Turn 1 - The Soviets draw 3 cards (+1 for holding Mamayev Kurgen to make 4 cards) and the Germans draw 6 cards. The Germans take the first impulse and play a card that gives them an artillery strike worth 10 fire points. They will fire from the Stalingradsky Airfield which they control, into the adjacent Mamayev Kurgan.
Process - The firepower is 10 plus 2D6 (7 is rolled) to give a final firepower of 17. The defenders pick their best defender, which is valued at 10 and to that is added the terrain defence value, in this case +1, giving a final defensive score of 11. 17 v 11 causes 6 points of damage which the defenders must absorb. Eliminating a fresh unit would absorb 3 points, but the Soviet player does not want to lose units at this location and time and so instead they flip three units to their spent side and retreat them to an adjacent area - each of the three units absorbs 2 points doing this, to satisfy the requirement of six points. This leaves a lone unit still holding the area.
It is now the Soviet impulse and they activate 2 fresh units in the Army Barracks and move these into the adjacent Mamayev Kurgan. They are flipped to their spent side and will not be able to activate again this turn.
Play returns to the German side. Seeing the weakening of the Mamayev Kurgan defences, they use their impulse to activate the 71st Division (in Stalingradsky Airfield) and they play an 'Overrun' card from their hand, which allows the activated units to fire and then move into the target area (to do that would normally need two activations of the unit which could only be done over two turns).
Process - Add up all the attack values of the German units (10 points) and add 2D6 (they roll 10) which gives 20 attack points. That is high and so the Soviet player interrupts and plays the 'Heroes of the Red Army' card, which forces the attacker to re-roll the attack dice. They do and score 8, which instead gives a final attack figure of 18. The best Soviet defender is valued at 10, gaining a further +1 for the terrain to give 11. 18 v 11 creates 7 points of damage. The Soviets remove the fresh unit for 3 points and the other 4 points of damage can only be satisfied by removing the 2 spent units. This has emptied the area of Soviets, though they still retain control of the area.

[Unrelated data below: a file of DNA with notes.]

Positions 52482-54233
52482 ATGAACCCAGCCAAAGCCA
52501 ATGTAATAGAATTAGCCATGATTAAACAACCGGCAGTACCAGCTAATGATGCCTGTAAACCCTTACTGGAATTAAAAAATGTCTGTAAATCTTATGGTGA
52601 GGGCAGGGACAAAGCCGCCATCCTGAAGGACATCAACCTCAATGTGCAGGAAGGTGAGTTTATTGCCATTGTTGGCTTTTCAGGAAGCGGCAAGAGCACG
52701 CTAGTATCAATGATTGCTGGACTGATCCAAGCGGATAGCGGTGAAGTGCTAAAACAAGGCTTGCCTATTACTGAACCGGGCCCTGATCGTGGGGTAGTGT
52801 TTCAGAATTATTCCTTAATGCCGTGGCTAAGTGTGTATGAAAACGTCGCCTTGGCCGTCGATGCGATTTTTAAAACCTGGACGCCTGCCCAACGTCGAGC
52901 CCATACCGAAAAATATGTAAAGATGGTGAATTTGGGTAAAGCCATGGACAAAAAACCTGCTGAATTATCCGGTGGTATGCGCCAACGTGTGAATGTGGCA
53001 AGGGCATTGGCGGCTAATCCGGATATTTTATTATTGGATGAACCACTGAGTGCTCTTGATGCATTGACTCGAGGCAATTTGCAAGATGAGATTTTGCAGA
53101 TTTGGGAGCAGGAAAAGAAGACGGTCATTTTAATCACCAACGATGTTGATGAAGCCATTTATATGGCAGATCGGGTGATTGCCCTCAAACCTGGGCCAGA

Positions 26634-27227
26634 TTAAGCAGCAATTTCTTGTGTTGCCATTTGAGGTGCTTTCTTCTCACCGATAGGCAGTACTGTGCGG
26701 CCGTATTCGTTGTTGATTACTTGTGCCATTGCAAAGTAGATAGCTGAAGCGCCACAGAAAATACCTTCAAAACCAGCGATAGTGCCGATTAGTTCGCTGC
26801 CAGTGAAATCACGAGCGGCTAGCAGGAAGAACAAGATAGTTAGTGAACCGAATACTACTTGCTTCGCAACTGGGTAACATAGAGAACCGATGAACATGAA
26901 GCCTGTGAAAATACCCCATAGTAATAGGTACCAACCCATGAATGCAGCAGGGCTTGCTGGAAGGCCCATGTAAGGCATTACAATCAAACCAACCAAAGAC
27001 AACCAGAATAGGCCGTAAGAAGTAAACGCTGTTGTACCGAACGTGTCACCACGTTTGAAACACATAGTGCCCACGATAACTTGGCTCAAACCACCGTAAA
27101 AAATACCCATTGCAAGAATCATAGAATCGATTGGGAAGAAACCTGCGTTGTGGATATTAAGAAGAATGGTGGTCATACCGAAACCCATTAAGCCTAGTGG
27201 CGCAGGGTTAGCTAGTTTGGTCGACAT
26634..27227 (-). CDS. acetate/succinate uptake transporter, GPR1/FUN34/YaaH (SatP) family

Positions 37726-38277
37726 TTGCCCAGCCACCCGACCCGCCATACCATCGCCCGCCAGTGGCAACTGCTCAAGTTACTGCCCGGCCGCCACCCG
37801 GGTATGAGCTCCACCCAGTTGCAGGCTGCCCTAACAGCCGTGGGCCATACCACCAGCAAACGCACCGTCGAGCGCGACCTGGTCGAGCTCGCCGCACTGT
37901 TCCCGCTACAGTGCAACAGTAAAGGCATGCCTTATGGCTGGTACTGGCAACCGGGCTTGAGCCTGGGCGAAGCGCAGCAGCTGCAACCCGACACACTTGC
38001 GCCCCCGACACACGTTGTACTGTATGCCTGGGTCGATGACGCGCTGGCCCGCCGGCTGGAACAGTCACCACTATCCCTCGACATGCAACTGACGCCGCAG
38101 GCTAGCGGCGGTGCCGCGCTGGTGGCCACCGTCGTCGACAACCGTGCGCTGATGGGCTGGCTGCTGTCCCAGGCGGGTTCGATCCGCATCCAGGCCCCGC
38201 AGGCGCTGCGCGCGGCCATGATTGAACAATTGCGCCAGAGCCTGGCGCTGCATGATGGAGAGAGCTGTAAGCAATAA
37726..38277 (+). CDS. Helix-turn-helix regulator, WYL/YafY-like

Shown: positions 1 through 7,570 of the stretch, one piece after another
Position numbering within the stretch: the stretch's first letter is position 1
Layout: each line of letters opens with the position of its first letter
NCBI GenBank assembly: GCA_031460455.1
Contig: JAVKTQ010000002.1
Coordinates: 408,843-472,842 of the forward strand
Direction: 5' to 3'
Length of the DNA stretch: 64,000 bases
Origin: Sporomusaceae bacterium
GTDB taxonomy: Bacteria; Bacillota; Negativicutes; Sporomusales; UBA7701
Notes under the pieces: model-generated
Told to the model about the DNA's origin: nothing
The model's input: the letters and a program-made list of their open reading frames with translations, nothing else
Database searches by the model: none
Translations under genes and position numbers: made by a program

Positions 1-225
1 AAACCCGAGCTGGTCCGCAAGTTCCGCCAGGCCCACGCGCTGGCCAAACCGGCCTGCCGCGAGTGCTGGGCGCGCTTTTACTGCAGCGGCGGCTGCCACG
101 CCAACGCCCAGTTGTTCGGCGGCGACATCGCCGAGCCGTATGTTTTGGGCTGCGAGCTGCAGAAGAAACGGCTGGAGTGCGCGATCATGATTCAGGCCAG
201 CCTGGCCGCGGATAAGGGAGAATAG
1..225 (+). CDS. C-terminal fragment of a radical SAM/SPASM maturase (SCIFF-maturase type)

If this had just been normal fire, the Soviets could have used their next impulse to try and re-occupy the area, but the Overrun card allows the German firers to now advance into the area (they are then flipped onto their spent side). A German control marker is placed in the area. This is an important victory as the German player will now get an extra card each turn and can threaten river bank areas.
Soviet impulse, they play an artillery support card for 6 firepower to fire on the (now) spent Germans at Mamayev Kurgan. The result is 6 points of damage. The Germans do not have any fresh units so they only have 2 choices (or a mix of the two) retreat units for 1 point per retreated unit or destroy a spent unit for 2 points per removal. They do not want that sort of loss, so they retreat 6 units. This splitting of the division will cause them to take a turn to re-organise and the three remaining units in Mamayev Kurgan are less likely to be harmful to the Soviets in the next turn.
German impulse ..... and so on. The rest of the turn is largely uneventful. At the end of the turn the Germans discard their ' Engineer Support' card and all units are flipped to their fresh side. The Germans do not get reinforcements on turn 1, but the Soviets get some, which are placed on any of the three Ferry Landings. The Soviet player spreads them evenly.
Turn 2 - The Germans get several air and artillery strike cards in their hand but despite this they do not make any real headway. The first German reinforcements arrive (100th Infantry Division) and they are placed at the Radio Station on the German left, a clear indication to the Soviets where the next push will be. They respond by putting more than half of their reinforcements into the right hand Ferry Landing.
Turn 3 - German attacks actually start at the Army Barracks, but do not make any headway as the Soviets kept feeding in just enough units to keep control. The 100th Division then moved into the Dzerzhinsky Tractor Factory area, while the 295th pushed down from Red October Park into the Barrikady Gun Factory area to lock down the enemy and prevent units deploying against the 100th, but the 295th got a bloody repulse in the process. At the end of turn 3, two German divisions have to leave the game, though 14th Panzer and 305th Infantry arrive (placed on the German right by choice) and an additional tank regiment from 24th Panzer Division joins the rest of their unit. Suddenly the vulnerability of the Soviet left is obvious and they respond by placing the bulk of their reinforcements into the left Ferry Landing.